“Howard Theater was a real cultural phenomenon. We didn’t have many places to go, and Howard Theater kept the community together. People would come to see their idols,” explains Smooth.

Like many other symbols of the city’s African-American culture, the Howard Theater, vandalised during the 1968 riots, was also left neglected until a private group took over its management in 2006.

“The theater is the shadow of what it was in the 70s…money changes everything. If you don’t have money, you have to step back. That’s why gentrification brought the decline of Black culture in DC,” he adds.

Go-go music: the rise and fall

In addition to the legendary figures of the African-American music scene born in the city, such as Marvin Gaye and Duke Ellington, Washington is also the birthplace of go-go music. Created in the 1970s, this subgenre of funk with a strong African influence was the pride of Washington’s Black community during the bleakest decades in the capital.

The music bands at the time found themselves having to compete with DJs who didn’t need to stop between songs. Chuck Brown, known as the ‘Godfather of Go-Go’, therefore decided to extend the percussion solos during the interludes to keep people on the dance floor.

Chuck Brown

“Music is the soundtrack of a community. It is its voice. Go-go was for us and by us. We could claim this for ourselves in DC. It was ours,” says Kato Hammond, an African-American musician and journalist, considered to be go-go’s de facto historian.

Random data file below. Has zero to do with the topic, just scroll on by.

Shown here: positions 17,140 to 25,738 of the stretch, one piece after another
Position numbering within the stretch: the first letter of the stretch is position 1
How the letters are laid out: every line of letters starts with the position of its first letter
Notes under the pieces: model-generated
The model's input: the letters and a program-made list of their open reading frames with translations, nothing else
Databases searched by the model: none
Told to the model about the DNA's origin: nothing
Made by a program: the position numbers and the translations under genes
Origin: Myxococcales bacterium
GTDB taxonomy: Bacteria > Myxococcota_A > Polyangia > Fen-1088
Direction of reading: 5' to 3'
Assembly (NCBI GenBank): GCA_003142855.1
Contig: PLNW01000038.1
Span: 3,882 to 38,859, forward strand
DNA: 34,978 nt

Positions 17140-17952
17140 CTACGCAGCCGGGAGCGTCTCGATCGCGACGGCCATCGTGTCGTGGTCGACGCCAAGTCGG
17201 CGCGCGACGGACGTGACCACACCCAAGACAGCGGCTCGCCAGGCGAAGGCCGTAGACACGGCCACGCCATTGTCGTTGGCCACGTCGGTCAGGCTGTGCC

Like many other African-American cultural riches, go-go also fell victim to the upsurge in violence and crime in the capital during the 1980s. The city, plagued by a crack epidemic at the time, came to be known as the “murder capital” of the United States. The venues of the go-go bands, very popular amongst young people, became the stage of disputes between rival gangs.

“Violence definitely contributed to the decline of go-go music. When two neighbourhoods had a fight going on, they knew where to find the rival crew because everybody would go to the go-go. So the police targeted venues where go-go bands played, to stop the violence,” recalls Hammond.

Gentrification and identity crisis

Weakened by years of economic recession, at the end of the 1990s, the city council launched a plan to revitalise Washington and its poor neighbourhoods by attracting several billion dollars in property development projects. The result: 52 per cent of the city’s poor neighbourhoods have been gentrified since the year 2000, according to a study by Governing magazine.

“The U Street NW and H Street NE corridors have gone upscale, pushing out the places where you could buy tickets, hear go-go music live and purchase your neighbourhood’s unique brand of embroidered sweats,” wrote Natalie Hopkinson, journalist and author of the book Go-Go Live: The Musical Life and Death of a Chocolate City, in an article published in the Washington Post, on 11 April 2010.

Credit: David Baron on Flickr

Albert Hillman has been cutting the hair of people from his community for 50 years in his small business on H Street, in the northeast of the capital. Photos of Mohammed Ali, Martin Luther King, Nelson Mandela and Malcom X on the walls of the small barbershop stand as a reminder of the African-American heritage of this neighbourhood, where businesses like Hillman’s are an increasing rarity.

“I receive phone calls from developers who want to buy the building every day. They are offering me US$1 million. Gentrification is good because it brings work, but a lot of people have been forced to leave because of the rent rises,” says the barber, holding up a property brochure.